When you’re TTC (trying to conceive), every possible sign of pregnancy takes on extreme significance.
You learn everything there is to know about your fertility cycle, and how to spot your own unique differences from one month to the next.
Each sign of your period arriving can be frustratingly similar to a sign of early pregnancy.
So when you experience cramps at 4 DPO (days past ovulation) you wonder what it means.
And whether you’ll get a BFP (big fat positive) on the next pregnancy test.
Let’s take a look at a very specific and critical time in the TTC cycle, to get an understanding of what’s possible and what to expect.
What happens before implantation?
Before we get to implantation, we need to back up a bit and talk about the part when you are trying to conceive.
When you ovulate, an egg is released into the fallopian tube.
If the egg remains unfertilised, it passes through your body and your uterus sheds its lining in your monthly period.
If a sperm meets the egg and fertilisation happens, conception has occurred.
From this moment, the fertilised egg is now called a zygote, and contains all the genetic material needed for human development.
The journey has only just begun, though. Some studies estimate up to half of all fertilised eggs won’t make it to the moment of implantation.
Within 24 hours of fertilisation, the zygote rapidly divides into many cells and starts the journey down the fallopian tube toward the uterus.
This part of the timeline is very important: after about 5-6 days of dividing and multiplying, the zygote becomes a blastocyst.
Fertility clinics report that in an IVF cycle, embryos that make it to this stage of development are more likely to implant when transferred to the uterus.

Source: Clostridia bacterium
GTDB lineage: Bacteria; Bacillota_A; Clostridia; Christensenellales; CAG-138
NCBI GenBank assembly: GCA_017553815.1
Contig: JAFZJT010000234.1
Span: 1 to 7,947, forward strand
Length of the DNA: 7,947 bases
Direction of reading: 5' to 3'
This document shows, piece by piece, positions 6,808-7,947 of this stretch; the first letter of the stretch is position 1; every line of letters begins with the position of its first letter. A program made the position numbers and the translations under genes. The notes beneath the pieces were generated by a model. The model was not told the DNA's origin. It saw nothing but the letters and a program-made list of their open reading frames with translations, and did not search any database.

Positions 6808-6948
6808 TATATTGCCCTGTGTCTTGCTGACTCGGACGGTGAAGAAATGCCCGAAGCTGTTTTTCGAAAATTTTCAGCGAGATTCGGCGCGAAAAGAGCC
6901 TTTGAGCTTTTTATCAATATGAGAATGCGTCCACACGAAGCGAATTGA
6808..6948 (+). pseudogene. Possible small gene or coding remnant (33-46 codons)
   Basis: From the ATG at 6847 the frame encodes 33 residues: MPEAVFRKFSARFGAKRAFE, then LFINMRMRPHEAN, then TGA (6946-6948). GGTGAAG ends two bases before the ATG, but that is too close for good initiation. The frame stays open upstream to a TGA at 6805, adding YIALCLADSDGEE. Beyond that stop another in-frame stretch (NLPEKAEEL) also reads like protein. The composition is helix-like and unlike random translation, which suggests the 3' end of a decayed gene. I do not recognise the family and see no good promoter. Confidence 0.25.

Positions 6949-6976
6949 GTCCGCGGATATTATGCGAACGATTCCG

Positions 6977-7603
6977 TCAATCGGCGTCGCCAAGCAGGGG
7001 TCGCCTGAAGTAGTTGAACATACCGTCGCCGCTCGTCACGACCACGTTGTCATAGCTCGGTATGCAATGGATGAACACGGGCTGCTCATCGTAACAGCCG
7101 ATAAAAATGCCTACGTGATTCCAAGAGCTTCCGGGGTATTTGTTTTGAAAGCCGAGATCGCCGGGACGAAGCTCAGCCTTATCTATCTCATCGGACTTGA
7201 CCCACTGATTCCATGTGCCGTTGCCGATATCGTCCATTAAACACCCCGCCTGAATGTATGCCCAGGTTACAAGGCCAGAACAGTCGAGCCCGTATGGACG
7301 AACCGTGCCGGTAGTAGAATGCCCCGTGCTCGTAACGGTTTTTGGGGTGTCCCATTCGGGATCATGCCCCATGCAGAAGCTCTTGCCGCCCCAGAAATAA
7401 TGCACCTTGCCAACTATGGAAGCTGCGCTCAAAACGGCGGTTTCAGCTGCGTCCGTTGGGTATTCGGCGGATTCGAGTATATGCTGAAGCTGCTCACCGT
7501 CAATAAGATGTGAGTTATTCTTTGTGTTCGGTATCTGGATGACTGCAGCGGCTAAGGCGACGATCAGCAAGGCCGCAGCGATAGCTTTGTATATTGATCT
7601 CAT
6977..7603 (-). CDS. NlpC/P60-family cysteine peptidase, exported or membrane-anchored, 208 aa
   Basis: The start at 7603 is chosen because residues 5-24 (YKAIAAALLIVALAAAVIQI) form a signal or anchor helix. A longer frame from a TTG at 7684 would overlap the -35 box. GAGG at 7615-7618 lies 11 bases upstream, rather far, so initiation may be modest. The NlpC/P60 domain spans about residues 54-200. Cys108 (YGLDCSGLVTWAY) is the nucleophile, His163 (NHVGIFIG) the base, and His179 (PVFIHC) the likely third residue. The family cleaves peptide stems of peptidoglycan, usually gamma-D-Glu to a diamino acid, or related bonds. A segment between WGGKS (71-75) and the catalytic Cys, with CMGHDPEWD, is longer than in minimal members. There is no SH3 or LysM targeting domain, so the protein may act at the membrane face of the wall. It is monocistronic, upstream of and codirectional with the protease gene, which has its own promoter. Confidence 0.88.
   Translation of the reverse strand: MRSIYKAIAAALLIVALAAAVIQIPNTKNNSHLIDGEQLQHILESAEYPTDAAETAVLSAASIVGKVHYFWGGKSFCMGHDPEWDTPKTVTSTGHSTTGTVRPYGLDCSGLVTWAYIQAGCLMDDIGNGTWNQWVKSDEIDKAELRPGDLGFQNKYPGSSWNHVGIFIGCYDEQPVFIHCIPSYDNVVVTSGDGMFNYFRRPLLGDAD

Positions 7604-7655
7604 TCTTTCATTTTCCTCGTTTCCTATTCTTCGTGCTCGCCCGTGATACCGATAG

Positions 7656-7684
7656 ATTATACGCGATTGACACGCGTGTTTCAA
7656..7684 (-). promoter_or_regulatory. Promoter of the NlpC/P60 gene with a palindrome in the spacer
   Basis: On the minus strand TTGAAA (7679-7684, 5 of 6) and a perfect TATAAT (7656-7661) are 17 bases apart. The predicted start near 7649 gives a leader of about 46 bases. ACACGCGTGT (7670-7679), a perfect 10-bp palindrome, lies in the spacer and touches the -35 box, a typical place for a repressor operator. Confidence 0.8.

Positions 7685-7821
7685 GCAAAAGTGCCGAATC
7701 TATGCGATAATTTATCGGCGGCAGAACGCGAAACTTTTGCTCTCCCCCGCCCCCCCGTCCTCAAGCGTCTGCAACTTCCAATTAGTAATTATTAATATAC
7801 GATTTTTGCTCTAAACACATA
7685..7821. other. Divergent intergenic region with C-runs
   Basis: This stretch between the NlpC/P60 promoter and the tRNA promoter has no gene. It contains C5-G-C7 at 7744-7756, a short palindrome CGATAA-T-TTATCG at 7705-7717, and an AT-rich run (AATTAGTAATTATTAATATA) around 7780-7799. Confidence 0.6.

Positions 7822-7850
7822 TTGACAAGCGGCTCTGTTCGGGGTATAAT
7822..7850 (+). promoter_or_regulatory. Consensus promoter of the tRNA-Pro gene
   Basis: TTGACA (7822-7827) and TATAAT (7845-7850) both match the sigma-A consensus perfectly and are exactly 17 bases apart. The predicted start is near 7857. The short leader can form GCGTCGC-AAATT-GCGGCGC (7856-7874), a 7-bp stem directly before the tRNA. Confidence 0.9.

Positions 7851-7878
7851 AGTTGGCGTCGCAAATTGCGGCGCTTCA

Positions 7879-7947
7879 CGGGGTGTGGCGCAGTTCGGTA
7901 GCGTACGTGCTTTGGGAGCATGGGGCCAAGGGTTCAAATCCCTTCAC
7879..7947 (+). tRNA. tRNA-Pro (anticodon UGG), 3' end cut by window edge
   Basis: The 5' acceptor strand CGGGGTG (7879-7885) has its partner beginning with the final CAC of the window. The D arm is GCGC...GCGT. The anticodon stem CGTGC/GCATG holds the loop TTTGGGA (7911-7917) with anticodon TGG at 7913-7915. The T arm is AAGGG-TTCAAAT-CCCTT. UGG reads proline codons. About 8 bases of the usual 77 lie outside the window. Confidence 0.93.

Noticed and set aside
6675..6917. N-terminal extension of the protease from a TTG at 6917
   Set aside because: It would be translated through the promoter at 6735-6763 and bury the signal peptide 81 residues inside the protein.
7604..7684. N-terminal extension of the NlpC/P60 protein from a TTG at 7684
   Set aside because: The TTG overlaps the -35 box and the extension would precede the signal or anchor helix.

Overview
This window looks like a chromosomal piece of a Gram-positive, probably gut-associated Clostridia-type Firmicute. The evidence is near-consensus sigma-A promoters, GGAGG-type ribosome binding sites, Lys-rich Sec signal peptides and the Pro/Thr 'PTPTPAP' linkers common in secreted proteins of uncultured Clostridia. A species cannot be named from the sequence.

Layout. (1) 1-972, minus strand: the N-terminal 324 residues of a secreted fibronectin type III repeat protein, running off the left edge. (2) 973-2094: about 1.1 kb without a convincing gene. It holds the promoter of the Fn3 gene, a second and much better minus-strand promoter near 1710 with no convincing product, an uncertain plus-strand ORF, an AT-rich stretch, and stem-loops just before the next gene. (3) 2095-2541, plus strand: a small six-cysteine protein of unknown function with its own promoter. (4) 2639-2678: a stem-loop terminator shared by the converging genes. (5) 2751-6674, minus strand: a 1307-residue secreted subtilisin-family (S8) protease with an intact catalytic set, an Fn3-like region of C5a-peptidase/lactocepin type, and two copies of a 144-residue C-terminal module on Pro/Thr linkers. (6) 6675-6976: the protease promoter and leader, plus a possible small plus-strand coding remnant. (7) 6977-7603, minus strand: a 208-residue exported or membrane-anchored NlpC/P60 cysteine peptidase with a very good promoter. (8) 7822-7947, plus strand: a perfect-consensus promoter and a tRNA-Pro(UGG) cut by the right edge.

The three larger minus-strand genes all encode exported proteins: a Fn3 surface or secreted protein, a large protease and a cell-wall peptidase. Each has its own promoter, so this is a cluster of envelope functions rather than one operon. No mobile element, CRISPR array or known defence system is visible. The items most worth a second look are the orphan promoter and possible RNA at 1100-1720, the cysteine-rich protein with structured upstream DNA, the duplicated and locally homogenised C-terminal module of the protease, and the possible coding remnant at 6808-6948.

The blastocyst must now attach to the uterine lining (endometrium) for the embryo to grow and develop.
How many DPO is implantation?
Implantation happens at the moment the embryo attaches to the uterine wall.
It seems so simple, but implantation is only successful when certain factors are triggered in your body.
The cells that will develop into the placenta produce human chorionic gonadotropin (hCG). This is the hormone that’s picked up on pregnancy tests.
Estrogen increases, progesterone is released, and the uterine lining swells.
When implantation occurs, special enzymes are released to break down the barrier between the embryo and uterine lining.
These enzymes allow the blastocyst to bury itself deeper into the uterine wall to become nourished and continue to develop.
The timeline leading to implantation looks like this:
- Egg is released
- Fertilisation happens when a sperm cell meets egg (up to 24 hours after ovulation)
- Fertilised egg travels to the uterus (about 3 days)
- Zygote becomes blastocyst (approx 5-6 days after fertilisation)
- Blastocyst attaches to the uterine wall (approx 6-12 days after ovulation)
It is after this process that a missed period and signs of pregnancy might be noticed.
Can you implant at 4 DPO?
The time frame from ovulation to implantation is roughly 6-12 days.
Within this expected timeline, implantation at 4 DPO is unlikely, but perhaps on the extremely early side of possible.
If an egg has been fertilised, by 4 DPO it’s most likely still travelling down one of the fallopian tubes or has only just arrived in the uterus.
Can you have implantation cramps at 4 DPO?
Because implantation usually occurs no earlier than 6 DPO, it’s a rare accelerated timeline that would allow implantation at 4 DPO.